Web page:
Just for the record, the plan given on march 20, 2021 was

Spanish humanism       
Spanish mysticism       
Vitoria and the School of Salamanca
Political and legal theory               
Natural law theory                          
The rise of the Jesuits                      
The Coimbra Commentaries
Luis de Molina                               
Francisco Suárez                           
The Suárez-Bellarmine affair
Oliva Sabuco                                  
Matteo Ricci and contact with China
De las Casas, Juan Ginés de Sepúlveda, and the New World
The Inquisition       
The trial of Galileo   

So the episodes about

--Vitoria and the School of Salamanca
--The Coimbra Commentaries
--The Suárez-Bellarmine affair
--Matteo Ricci and contact with China
--De las Casas, Juan Ginés de Sepúlveda, and the New World

seem to be cancelled. 

I think the coverage is a bit narrowed down. 

In reply to by mehmet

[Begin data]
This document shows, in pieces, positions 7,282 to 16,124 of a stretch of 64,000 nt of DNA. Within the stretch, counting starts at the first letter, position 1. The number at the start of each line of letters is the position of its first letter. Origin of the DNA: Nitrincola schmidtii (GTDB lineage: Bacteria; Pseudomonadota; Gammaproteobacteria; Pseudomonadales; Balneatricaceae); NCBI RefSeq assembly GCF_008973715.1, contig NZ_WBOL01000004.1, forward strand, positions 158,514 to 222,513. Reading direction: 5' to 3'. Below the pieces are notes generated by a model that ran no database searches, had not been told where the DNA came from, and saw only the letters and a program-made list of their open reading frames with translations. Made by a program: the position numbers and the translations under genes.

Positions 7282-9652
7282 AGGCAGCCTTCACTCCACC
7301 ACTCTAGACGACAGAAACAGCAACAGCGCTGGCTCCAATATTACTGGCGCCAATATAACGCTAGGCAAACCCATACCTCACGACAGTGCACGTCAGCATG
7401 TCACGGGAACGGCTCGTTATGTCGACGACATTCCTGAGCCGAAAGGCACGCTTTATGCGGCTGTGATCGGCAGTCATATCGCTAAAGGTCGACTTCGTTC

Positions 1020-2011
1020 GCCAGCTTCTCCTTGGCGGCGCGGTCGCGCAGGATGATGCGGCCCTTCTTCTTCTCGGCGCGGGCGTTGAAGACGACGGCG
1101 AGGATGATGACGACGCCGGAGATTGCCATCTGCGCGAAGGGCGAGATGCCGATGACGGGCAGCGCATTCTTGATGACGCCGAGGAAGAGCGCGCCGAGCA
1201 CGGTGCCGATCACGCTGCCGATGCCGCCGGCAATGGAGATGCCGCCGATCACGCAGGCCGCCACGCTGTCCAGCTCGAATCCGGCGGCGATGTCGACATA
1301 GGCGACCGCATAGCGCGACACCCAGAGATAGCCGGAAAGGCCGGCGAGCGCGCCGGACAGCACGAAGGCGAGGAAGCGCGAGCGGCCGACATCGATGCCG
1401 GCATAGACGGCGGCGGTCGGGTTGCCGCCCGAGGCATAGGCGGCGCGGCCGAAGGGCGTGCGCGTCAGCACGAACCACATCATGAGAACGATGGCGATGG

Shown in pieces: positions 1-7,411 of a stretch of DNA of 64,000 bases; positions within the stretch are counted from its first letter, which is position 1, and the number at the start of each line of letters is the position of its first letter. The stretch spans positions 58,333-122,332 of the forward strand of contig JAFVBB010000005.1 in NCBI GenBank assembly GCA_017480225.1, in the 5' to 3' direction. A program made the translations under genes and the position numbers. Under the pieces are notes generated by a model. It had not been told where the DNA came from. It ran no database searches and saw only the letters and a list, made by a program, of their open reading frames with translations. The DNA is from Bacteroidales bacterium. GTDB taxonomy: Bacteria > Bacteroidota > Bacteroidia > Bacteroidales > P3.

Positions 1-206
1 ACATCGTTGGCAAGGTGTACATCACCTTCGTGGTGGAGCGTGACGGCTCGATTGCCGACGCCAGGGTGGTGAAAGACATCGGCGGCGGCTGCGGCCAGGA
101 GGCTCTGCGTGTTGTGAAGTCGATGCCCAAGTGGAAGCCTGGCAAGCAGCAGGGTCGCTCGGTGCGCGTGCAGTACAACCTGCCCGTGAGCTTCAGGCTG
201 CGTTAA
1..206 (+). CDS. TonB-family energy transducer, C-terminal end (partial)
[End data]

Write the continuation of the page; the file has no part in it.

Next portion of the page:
Peter Adamson on 3 December 2023


Actually it's more like moving stuff around (de las Casas and Sepulveda come a lot earlier now for instance, that's the Valladoid debate). I think overall maybe more episodes are planned now than before, but it is about the same. 

dukeofethereal on 10 December 2023

Gentili, Banez and Botero. etcc?

Where will you squeeze Gentili (one of the key figures of 'international law'), in the episode titled 'Political and legal theory in SS' ? 


What about Giovanni Botero and his book 'The Reason of State'?  given that Botero was influenced by Bodin. 

Dominigo Banez ( fierce Thomists, sometime spiritual adviser to St Teresa of Avila (which you are including in 'Spanish Mysticism') & opposed Molinism regarding Free will) = huge debates in the late 1590's (he himself changed the direction of Thomism for decades to come). He should be included 


Alfonso de Castro (work on Criminal law and anti Lutheran) = include in either episode under Spanish header  ' Political and legal theory' or 'Natural law theory'.